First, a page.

The 30th Birthday, Break Up Holiday

The 30th Birthday, Break Up Holiday

Shanna McGoldrick opens up about going it alone in small town New Zealand

My 30th birthday party was a trip to Japan for two. I’m an introvert, so organizing a big party is my idea of hell. Holidays, on the other hand… they’ve always been my thing. 

I was born in Japan, but my parents bundled me up and moved back to Britain before I could so much as say sayonara. Celebrating the big 3-0 with a belly full of tempura and sake seemed like the ideal way to visit my long-lost homeland, so my boyfriend and I snapped up flights to Tokyo and set about looking for the best pod hotels.

Then, one month before takeoff, he called it off. Not just the holiday — the whole thing (including, regrettably, the holiday). We were living in Singapore at the time and my visa was cancelled (happy birthday to me!) so all of a sudden, I had to leave the country. Between taking up chain-smoking and stuffing random things into suitcases, there wasn’t really much time to think about emergency birthday plans. Which is how I ended up in Methven. 

Methven is a small farming town in the middle of Canterbury, New Zealand, with a population of approximately 1,800 people. Its main claim to fame is that it lies 26km from the ski resort of Mount Hutt — where my brother happened to be working as a snowboarding instructor at the time. If I couldn’t go to Tokyo, I reasoned, a few weeks of zipping about on the slopes was a suitably glamorous alternative. 

(It’s worth mentioning here that, in the same way that I’m bad at organising parties, “zipping about on the slopes” has never been my strong point: I’ve always been much better at the apres-ski side of things. But I was in freefall after being cut loose from my old life, and reinventing myself seemed like the best way to avoid dealing with it all.)

Transforming myself into a glamorous ski bunny was slow work. On my first day in Methven I woke up at midday, saw my backpack sitting sadly in the corner of the motel room, and remembered everything. Then I went back to sleep for another four hours. 

The next few days weren’t much more eventful. The ski field was too far away to visit between online working commitments, so snow-time was restricted to weekends. Instead, I hid out in my motel bedroom, working at my laptop, doing more of the chain-smoking from my balcony and generally looking like a complete lunatic to the other guests, who, quite reasonably, didn’t seem to understand what I was doing there. Everybody was very nice about it, but I realised how weird I must seem when I finally made it to breakfast on day four, for the manager to confess: “I thought you were dead!”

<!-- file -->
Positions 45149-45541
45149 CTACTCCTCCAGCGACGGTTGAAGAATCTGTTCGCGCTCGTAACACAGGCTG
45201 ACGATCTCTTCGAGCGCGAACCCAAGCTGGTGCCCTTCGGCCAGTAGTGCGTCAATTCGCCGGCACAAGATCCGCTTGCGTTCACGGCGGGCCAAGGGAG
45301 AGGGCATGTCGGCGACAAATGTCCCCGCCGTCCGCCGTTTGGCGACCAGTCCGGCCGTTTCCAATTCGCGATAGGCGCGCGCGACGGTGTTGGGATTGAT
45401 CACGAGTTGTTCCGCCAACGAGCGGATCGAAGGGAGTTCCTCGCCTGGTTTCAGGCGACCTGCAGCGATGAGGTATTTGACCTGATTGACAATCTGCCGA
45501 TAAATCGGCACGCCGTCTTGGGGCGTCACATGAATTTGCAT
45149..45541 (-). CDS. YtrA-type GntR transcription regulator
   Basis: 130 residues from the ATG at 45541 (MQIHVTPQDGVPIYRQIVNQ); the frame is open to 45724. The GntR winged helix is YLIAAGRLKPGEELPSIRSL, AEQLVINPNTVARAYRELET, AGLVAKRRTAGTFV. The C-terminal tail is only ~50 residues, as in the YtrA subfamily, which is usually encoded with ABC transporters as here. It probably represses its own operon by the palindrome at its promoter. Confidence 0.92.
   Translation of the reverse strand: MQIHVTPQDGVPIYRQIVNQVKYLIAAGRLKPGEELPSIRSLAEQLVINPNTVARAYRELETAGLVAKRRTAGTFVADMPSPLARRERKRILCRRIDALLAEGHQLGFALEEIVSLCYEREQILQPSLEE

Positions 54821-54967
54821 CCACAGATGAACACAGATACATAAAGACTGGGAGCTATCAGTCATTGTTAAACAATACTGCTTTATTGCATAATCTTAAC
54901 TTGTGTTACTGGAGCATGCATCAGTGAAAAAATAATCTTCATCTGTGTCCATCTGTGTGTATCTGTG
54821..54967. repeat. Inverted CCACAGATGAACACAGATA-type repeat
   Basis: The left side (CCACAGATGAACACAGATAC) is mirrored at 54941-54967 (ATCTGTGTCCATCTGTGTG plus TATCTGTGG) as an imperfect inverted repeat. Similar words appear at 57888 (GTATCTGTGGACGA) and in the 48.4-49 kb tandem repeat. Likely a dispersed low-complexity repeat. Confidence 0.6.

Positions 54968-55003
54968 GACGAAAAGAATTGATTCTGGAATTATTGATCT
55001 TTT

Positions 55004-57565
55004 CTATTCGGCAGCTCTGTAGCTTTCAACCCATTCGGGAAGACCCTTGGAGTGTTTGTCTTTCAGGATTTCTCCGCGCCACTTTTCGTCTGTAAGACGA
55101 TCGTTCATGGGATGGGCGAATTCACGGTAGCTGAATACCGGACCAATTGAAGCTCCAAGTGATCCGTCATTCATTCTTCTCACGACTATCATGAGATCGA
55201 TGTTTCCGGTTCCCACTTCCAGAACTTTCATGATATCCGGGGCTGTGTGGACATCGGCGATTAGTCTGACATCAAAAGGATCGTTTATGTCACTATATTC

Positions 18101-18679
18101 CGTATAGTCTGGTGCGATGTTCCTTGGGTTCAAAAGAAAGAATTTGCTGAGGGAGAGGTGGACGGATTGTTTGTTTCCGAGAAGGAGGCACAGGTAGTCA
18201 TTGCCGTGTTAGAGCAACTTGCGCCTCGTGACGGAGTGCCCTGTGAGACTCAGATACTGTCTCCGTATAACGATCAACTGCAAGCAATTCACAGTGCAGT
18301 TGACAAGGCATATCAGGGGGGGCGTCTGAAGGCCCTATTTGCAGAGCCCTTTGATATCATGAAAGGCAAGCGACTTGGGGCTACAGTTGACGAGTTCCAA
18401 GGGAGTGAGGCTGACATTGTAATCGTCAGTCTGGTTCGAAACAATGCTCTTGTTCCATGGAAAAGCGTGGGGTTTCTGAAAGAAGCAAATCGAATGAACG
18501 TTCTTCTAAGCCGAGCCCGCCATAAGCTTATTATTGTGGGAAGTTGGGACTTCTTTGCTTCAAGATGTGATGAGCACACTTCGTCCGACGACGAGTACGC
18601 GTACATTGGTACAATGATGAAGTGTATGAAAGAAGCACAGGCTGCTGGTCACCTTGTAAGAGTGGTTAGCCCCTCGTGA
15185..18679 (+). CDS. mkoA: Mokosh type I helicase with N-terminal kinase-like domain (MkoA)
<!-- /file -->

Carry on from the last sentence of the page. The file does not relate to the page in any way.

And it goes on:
Thankfully, I hadn’t lost my knack for the apres-ski scene — and here Methven was well-equipped, being home to the aptly-named ‘Brown Pub’ and ‘Blue Pub’. OK, I wasn’t spending much time on the slopes, but I spent plenty of evenings drinking with my brother and the other instructors in unnaturally bright lighting, which is almost the same thing.

In all honesty, I was reeling from the unexpected twist my life had taken, and Methven seemed like a pretty bleak place to have washed up. But after a while the dramatic self-pity subsided (a bit), and I started to appreciate the sting of the cold winter air on my face and the slower pace of small-town life. I made it to the mountain and threw myself down it repeatedly (on proper equipment) until my legs were purple and it hurt to sit down. Soon I was bouncing between the Blue Pub and the Brown Pub like a social butterfly, boring all the lovely ski instructors with my beginner snowboarding videos. I started to look forward to the pub quiz (Blue Pub) and a sheep-shearing competition (Brown Pub, taken very seriously). I spent a lot of money on red wine. 

Methven felt like a surreal place, full of long, sparsely-filled days and freezing cold nights. Tokyo it wasn’t. But it was also full of lovely people, and it boasted some filthily good fast food joints. 

Thirtieth birthdays have become yet another major milestone to be celebrated publicly on the way to wherever it is that we’re all supposed to be going (successful adulthood? Utopia?). We place so much emphasis on them that it’s easy to feel like a failure unless you get there with a diamond on your finger and a mortgage around your neck. Don’t get me wrong: I’ve got nothing against engagement rings and owning property — just pressure-fuelled deadlines.

Despite my newfound love for the Blue Pub (sorry Brown), I couldn’t quite face having my birthday party in it, so my brother and I took a road trip to another small town on the coast, known as a fabulous whale watching spot. I turned 30 with a raging hangover and a stinking cold, having drunk the best part of a bottle of rum the night before and, consequently, fallen into the Pacific Ocean. It was freezing cold and foggy, and we saw one whale, from a distance of about half a mile, floating lazily like a monster turd in the water. It was laughably depressing, but all I could feel was relief. Because, hangover aside, turning 30 felt absolutely fine. In fact, I felt incredibly lucky: lucky to be in beautiful, foggy New Zealand, lucky to be with family, lucky to have squeezed one last adventure into my twenties. And, I have to admit, lucky to have gained a new anecdote. After all, aren’t the best travel stories always the worst ones?

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